NOAA GOES Image Viewer website
1 Oct 2020 - 00:56 EDT
1 Oct 2020 - 04:56 UTC

PTC Four-E - Nighttime Microphysics at 20.9°N - 112.9°W

12 frame animation displayed.

To enlarge, pause animation & click the image. Hover over popups to zoom. Use slider to navigate.
Apparent 'jumps' in the animation occur due to adjustments to reflect storm movement.

  

  
Nighttime Microphysics - RGB used to distinguish clouds from fog - 01 Jul 2020 - 0630 UTC
Nighttime Microphysics - RGB used to distinguish clouds from fog - 01 Jul 2020 - 0630 UTC
Nighttime Microphysics - RGB used to distinguish clouds from fog - 01 Jul 2020 - 0640 UTC
Nighttime Microphysics - RGB used to distinguish clouds from fog - 01 Jul 2020 - 0640 UTC
Nighttime Microphysics - RGB used to distinguish clouds from fog - 01 Jul 2020 - 0700 UTC
Nighttime Microphysics - RGB used to distinguish clouds from fog - 01 Jul 2020 - 0700 UTC
Nighttime Microphysics - RGB used to distinguish clouds from fog - 01 Jul 2020 - 0710 UTC
Nighttime Microphysics - RGB used to distinguish clouds from fog - 01 Jul 2020 - 0710 UTC
Nighttime Microphysics - RGB used to distinguish clouds from fog - 01 Jul 2020 - 0720 UTC
Nighttime Microphysics - RGB used to distinguish clouds from fog - 01 Jul 2020 - 0720 UTC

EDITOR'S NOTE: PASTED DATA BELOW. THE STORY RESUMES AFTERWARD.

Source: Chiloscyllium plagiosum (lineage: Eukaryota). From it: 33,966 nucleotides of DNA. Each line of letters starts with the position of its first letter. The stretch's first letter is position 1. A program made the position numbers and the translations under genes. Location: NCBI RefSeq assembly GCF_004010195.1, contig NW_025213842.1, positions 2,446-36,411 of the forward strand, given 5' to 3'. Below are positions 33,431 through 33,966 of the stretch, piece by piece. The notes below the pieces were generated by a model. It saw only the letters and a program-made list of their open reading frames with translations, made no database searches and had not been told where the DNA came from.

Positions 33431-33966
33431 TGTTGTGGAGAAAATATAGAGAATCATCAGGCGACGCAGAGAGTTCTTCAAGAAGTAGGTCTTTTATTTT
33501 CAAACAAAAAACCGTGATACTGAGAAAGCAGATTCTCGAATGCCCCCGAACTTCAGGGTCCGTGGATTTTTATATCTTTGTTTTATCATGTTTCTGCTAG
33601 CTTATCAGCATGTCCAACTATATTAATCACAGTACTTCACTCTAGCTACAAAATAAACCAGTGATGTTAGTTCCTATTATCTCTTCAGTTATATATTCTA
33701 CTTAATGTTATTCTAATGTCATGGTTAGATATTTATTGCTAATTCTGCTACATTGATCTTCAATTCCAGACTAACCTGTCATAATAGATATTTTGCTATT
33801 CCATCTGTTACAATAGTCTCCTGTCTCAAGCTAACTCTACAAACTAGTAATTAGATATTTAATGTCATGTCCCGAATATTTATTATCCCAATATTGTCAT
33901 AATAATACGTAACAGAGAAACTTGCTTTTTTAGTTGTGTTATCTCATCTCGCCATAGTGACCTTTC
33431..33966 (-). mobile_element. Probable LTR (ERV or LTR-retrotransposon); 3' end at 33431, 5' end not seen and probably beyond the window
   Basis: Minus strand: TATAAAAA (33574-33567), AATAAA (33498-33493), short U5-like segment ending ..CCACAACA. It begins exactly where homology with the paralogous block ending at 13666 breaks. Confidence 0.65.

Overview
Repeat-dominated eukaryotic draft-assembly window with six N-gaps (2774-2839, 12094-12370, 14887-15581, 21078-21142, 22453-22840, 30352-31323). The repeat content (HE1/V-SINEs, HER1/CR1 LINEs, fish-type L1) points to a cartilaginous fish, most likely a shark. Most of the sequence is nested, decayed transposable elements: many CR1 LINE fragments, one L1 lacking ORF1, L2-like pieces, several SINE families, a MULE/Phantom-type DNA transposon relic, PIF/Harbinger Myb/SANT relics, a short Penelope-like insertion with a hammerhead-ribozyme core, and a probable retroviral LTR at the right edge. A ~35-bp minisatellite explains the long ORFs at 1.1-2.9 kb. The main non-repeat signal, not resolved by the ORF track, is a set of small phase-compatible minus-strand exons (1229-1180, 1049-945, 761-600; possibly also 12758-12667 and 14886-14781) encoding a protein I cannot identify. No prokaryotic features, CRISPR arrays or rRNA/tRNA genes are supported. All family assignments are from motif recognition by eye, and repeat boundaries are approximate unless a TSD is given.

Nighttime Microphysics - RGB used to distinguish clouds from fog - 01 Jul 2020 - 0730 UTC
Nighttime Microphysics - RGB used to distinguish clouds from fog - 01 Jul 2020 - 0730 UTC
Nighttime Microphysics - RGB used to distinguish clouds from fog - 01 Jul 2020 - 0740 UTC
Nighttime Microphysics - RGB used to distinguish clouds from fog - 01 Jul 2020 - 0740 UTC
Nighttime Microphysics - RGB used to distinguish clouds from fog - 01 Jul 2020 - 0750 UTC
Nighttime Microphysics - RGB used to distinguish clouds from fog - 01 Jul 2020 - 0750 UTC
Nighttime Microphysics - RGB used to distinguish clouds from fog - 01 Jul 2020 - 0810 UTC
Nighttime Microphysics - RGB used to distinguish clouds from fog - 01 Jul 2020 - 0810 UTC
Nighttime Microphysics - RGB used to distinguish clouds from fog - 01 Jul 2020 - 0820 UTC
Nighttime Microphysics - RGB used to distinguish clouds from fog - 01 Jul 2020 - 0820 UTC
Nighttime Microphysics - RGB used to distinguish clouds from fog - 01 Jul 2020 - 0840 UTC
Nighttime Microphysics - RGB used to distinguish clouds from fog - 01 Jul 2020 - 0840 UTC
Nighttime Microphysics - RGB used to distinguish clouds from fog - 01 Jul 2020 - 0850 UTC
Nighttime Microphysics - RGB used to distinguish clouds from fog - 01 Jul 2020 - 0850 UTC
 

About Nighttime Microphysics

Nighttime Microphysics RGB The distinction between low clouds and fog in satellite imagery is challenging. While the difference between the 10.4 and 3.9 μm channels has been a regularly applied product to meet aviation forecast needs, the Nighttime Microphysics (NtMicro) RGB adds another channel difference (12.4- 10.4 μm) as a proxy to cloud thickness and repeats the use of the 10.4 μm thermal channel to enhance areas of warm (i.e. low) clouds where fog is more likely. The NtMicro RGB is also an efficient tool to quickly identify other cloud types in the mid and upper atmosphere.

• For more details, see the Nighttime Microphysics RGB Quick Guide, (PDF, 1.41 MB)

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